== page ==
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Obriwin v. Board of Review

SUPERIOR COURT OF NEW JERSEY APPELLATE DIVISION


May 15, 2008

GERI OBRIWIN, APPELLANT,
v.
BOARD OF REVIEW, DEPARTMENT OF LABOR AND WORKFORCE DEVELOPMENT, RESPONDENTS.

On appeal from a final decision of the Board of Review, Docket No. 121,041.

Per curiam.

NOT FOR PUBLICATION WITHOUT THE APPROVAL OF THE APPELLATE DIVISION

Submitted May 5, 2008

Before Judges Stern and C.L. Miniman.

Claimant, Geri Obriwin, appeals from a final administrative determination of the Board of Review mailed on October 10, 2006, which upheld, based on the record created by the Appeal Tribunal, a finding that he left work voluntarily without good cause attributable to the work. The Board held that claimant was disqualified from receiving unemployment benefits after July 9, 2006 under N.J.S.A. 43:21-5(a).

After a hearing, the Appeal Tribunal found that Obriwin "left work voluntarily because he was arguing with the owner [employer] over a personal matter concerning mortgage payments." He left work and did not return, and thus was disqualified because of his departure for personal reasons. The employer of twenty-five years held the mortgage on claimant's house and the two men had a "heated argument" with respect to the mortgage payments which had not been received. According to claimant, the employer told him to "get the f . . . out," and he believed that he was "terminated." According to the employer, Ray Peters, claimant left because he considered the discussion regarding the mortgage to be "BS," and left to get proof of payment but never returned. A co-worker, Vincent Wernerspach, confirmed that claimant left "to get paper work" regarding mortgage payments and did not return. He never heard claimant quit or Peters fire him. The co-employee was "shocked" that claimant never returned the following week, because he "didn't feel . . . that Geri had been fired."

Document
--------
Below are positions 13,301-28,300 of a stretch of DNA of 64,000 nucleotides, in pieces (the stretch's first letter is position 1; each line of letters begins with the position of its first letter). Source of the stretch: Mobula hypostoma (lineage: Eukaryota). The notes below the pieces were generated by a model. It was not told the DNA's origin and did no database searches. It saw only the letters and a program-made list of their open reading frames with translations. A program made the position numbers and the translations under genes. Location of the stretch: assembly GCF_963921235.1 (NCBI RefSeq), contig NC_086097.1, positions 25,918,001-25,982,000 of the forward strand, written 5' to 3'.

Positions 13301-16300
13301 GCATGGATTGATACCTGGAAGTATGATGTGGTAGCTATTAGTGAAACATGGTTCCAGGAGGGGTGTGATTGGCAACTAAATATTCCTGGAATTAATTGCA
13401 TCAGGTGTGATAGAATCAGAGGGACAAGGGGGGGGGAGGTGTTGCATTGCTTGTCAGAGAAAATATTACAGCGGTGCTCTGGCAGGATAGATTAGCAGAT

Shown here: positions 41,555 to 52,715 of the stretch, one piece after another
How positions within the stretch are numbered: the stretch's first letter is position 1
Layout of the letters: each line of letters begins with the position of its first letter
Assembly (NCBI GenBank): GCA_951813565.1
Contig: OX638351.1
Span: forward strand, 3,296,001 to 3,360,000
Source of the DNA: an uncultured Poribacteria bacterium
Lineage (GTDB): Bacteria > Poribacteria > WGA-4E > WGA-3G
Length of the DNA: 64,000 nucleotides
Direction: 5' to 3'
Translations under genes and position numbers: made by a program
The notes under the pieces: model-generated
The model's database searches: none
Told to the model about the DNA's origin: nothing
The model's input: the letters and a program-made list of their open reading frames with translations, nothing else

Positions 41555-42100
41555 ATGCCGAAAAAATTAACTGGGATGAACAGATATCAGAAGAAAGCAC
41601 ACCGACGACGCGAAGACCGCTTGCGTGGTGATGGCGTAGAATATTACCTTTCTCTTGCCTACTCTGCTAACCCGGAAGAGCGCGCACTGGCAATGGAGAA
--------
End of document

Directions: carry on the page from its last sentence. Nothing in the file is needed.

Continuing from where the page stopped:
Claimant testified that on the morning of July 11 he "was cursed and yelled at about mortgage papers that he did not have." When he went outside to cool off he was told to "get the f . . . out." He says he felt threatened and felt that he was fired.

The issue is one of sufficiency of the evidence, which in this case turns on the question of credibility. Our scope of review is narrow and we have to defer to the findings of the trier of fact, in this case the Appeal Tribunal, if there is sufficient evidence in the record to support it. Brady v. Bd. of Review, 152 N.J. 197, 210 (1997); Shuster v. Bd. of Review, 396 N.J. Super. 240, 246 (App. Div. 2007). According to the appeal examiner, "credibility was awarded to the employer based on the logic of the situation and evidence presented." The Appeal Tribunal added that "claimant's leaving of work because of an argument over a non-work issue was a personal one" and that "claimant left work voluntarily without good cause attributable to such work."

There is sufficient evidence in the record to sustain the final administrative determination of the Board of Review which is consistent with the basic policy of the unemployment compensation law. See Brady, supra, 152 N.J. at 211-15. Accordingly, it is affirmed.

20080515

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